addition to the closed-ended questions often found in surveys, open-ended questions were
included to allow respondents to elaborate on the various features of their motorcycle safety
programs.
The draft versions of the survey were reviewed by NHTSA and by State safety
administrators in two States. The coordinators refined the wording of certain questions to make
them more applicable to the States and provided feedback on how questions could be revised to
measure the constructs of interest. Following the implementation of the revisions and final
3
SMSA, as used in this report, refers to particular individuals and does not reflect the views of the SMSA
organization, which is called the National Association of State Motorcycle Safety Administrators. 2
approval from NHTSA, the survey was submitted to the Office of Management and Budget for
approval.
Survey Administration
The first step in administering the survey was identifying the survey respondents.
NHTSA supplied a list of SHSO and SMSA contacts for each of the 50 States and the District of
Columbia. Depending on the structure of the motorcycle safety program within States and the
delegation of responsibilities, NHTSA identified one or more respondents per State. Next, staff
at the NHTSA headquarters office in Washington, DC, contacted the NHTSA Regional Offices
to alert them about the evaluation. The NHTSA Regional Offices served key roles as
intermediaries between NHTSA headquarters and the SHSO and SMSA contacts in each State.
Following notification of the NHTSA Regions, the SHSO and SMSA contacts were
mailed printed copies of the survey. After completing the surveys, respondents were requested
to return them using preprinted, postage-paid return envelopes. A letter accompanying the
survey described its purpose, gave brief instructions on how to complete it, and provided contact
information for the survey administrator at AIR in case the respondent had questions or preferred
an electronic copy. The surveys were sent in late July and early August 2008, and respondents
were requested to return their surveys within 2 weeks, by August 15, 2008. Following
consultation with NHTSA, the timeframe for data collection was eventually extended until
September 30, 2008, at which time respondents from 45 of the 50 States and the District of
Columbia had returned their surveys (an 88% response rate).
Analysis of Survey Data
Data returned from the States was coded and entered into a database for analysis.
Responses from multiple respondents within the same State (e.g., from an SHSO representative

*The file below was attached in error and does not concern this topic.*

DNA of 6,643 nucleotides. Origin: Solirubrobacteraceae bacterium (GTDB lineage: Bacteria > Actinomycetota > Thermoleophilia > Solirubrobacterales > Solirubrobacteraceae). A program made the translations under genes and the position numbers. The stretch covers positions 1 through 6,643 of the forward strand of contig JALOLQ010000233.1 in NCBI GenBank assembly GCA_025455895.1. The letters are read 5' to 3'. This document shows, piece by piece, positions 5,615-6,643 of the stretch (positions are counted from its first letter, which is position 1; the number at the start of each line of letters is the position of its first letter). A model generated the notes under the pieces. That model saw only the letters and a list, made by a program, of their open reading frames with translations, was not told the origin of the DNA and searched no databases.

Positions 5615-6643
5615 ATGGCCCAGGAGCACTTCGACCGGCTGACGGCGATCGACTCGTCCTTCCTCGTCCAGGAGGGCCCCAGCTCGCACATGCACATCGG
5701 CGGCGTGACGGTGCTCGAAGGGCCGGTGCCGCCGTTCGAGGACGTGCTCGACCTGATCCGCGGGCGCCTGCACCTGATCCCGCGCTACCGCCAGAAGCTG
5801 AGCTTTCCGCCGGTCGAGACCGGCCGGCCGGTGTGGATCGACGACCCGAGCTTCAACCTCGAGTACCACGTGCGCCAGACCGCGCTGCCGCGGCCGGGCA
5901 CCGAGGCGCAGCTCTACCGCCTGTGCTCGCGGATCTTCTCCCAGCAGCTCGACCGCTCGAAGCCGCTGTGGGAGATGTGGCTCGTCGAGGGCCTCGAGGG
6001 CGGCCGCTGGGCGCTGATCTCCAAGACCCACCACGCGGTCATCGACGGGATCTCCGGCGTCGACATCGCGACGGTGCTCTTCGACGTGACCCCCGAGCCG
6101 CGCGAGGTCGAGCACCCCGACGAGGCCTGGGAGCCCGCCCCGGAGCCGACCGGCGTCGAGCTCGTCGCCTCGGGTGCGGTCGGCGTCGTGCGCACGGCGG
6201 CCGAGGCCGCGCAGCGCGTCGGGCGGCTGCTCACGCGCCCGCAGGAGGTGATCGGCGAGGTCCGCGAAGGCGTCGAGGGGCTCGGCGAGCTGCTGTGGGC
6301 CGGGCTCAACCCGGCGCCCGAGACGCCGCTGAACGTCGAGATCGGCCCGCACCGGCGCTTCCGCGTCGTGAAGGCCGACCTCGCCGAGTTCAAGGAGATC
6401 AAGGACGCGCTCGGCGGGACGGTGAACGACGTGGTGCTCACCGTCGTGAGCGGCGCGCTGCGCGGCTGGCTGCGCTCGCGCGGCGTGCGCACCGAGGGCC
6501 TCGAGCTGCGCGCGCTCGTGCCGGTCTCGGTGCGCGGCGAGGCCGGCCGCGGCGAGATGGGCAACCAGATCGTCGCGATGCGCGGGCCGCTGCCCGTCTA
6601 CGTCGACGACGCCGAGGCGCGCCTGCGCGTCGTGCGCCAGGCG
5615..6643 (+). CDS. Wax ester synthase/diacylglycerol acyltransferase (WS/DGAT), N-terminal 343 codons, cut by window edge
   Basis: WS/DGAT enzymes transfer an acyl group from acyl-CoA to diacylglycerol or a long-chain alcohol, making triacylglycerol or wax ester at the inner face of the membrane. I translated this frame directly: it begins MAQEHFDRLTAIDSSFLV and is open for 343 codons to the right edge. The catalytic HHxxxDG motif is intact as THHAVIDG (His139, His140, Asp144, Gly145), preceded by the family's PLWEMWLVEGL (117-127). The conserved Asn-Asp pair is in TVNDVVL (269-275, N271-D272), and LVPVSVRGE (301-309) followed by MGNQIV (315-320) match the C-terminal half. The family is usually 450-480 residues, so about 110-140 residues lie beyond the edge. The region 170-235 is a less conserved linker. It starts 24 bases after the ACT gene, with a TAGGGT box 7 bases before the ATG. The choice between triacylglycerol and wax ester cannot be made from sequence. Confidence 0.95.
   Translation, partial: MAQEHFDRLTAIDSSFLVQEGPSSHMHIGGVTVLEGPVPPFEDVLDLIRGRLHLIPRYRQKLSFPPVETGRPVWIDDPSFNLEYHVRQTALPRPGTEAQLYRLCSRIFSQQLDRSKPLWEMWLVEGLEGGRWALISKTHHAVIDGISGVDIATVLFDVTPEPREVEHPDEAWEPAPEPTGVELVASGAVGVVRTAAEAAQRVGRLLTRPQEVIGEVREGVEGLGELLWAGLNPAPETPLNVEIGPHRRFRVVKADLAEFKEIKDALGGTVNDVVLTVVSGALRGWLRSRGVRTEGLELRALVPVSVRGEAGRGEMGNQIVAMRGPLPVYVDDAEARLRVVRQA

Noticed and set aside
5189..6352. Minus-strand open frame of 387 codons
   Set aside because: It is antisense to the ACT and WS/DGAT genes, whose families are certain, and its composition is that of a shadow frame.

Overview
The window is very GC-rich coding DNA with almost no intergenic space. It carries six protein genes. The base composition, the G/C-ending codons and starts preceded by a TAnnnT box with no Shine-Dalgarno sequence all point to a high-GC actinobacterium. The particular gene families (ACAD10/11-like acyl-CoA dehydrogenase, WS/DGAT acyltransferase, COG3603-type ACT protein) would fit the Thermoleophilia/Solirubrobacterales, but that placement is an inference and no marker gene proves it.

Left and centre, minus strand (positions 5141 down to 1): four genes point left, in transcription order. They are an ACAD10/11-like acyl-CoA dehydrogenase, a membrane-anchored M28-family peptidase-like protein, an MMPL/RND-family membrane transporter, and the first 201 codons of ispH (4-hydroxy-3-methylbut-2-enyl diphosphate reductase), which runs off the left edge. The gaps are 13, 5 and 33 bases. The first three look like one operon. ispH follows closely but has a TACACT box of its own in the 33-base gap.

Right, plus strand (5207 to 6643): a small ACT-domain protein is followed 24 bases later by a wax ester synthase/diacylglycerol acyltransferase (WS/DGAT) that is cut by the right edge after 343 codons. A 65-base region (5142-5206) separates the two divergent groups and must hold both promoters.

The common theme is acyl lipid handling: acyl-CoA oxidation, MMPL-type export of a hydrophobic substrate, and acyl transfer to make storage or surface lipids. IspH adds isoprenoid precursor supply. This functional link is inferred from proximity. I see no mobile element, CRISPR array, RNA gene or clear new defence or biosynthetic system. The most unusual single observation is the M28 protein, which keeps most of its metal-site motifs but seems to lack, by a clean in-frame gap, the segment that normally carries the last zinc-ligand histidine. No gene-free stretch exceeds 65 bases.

and an SMSA representative) were evaluated and consolidated into a single response for the
State. All analyses presented in the following sections are based on data returned from the 45
States that responded to the survey. For measures in which data was missing from States, the
number of States that provided valid data is reported.
3
SECTION 3: PROGRAM MANAGEMENT
Program management captures characteristics of the administrative organization of a
State’s motorcycle safety program and the means by which activities and program initiatives are
implemented. Of particular interest are the structure and delegation of responsibilities within
State motorcycle safety programs, as well as the collection and use of various types of data about
riders and motorcycles.
Responsibility for Motorcycle Safety4
In nearly half of all States (45%), the Office of Highway Safety of that State has sole
responsibility for coordinating motorcycle safety programs (Table 1). Approximately 40 percent
of all States delegate responsibility among multiple agencies. An agency other than the Office of
Highway Safety, such as the Department of Education or the Department of Motor Vehicles, has
the responsibility for motorcycle safety in 14 percent of all States. Mississippi is the only State
that reported it lacks an agency tasked with supervising motorcycle safety efforts.
Table 1. Agency Responsible for Motorcycle Safety
Agency
Percent
Office of Highway Safety
45
Multiple agencies
39
Other agency
14
No agency
2
Results based on data reported from 45 States. That survey data was supplemented with data from the Governor’s
Highway Safety Association (2008).
Motorcycle Safety Data
States reported that they collect a variety of motorcycle safety data (Table 2). Nearly all
States collect data on the number of crashes involving motorcycles (98%), the number of
motorcyclist fatalities (98%), and the number of injuries to motorcyclists (96%). Most States
4
To gather complete information on all States and the District of Columbia on program responsibility, the survey
data was supplemented with data collected from the Governor’s Highway Safety Association (2008). 4
also collect information about the number of motorcyclists over age 40 (75%) and enrollment in
and completion of motorcycle training courses (89% and 86%, respectively).
Table 2. Collection of Motorcycle Safety Data
Percentage Collecting
Data
Percentage Collecting
Data Electronically
Number of crashes involving motorcycles
98
68
Number of motorcyclist fatalities
98
73
Number of injuries to motorcyclists
96
66
Number of motorcyclists over age 40
75
50
Number of students enrolling in motorcycle rider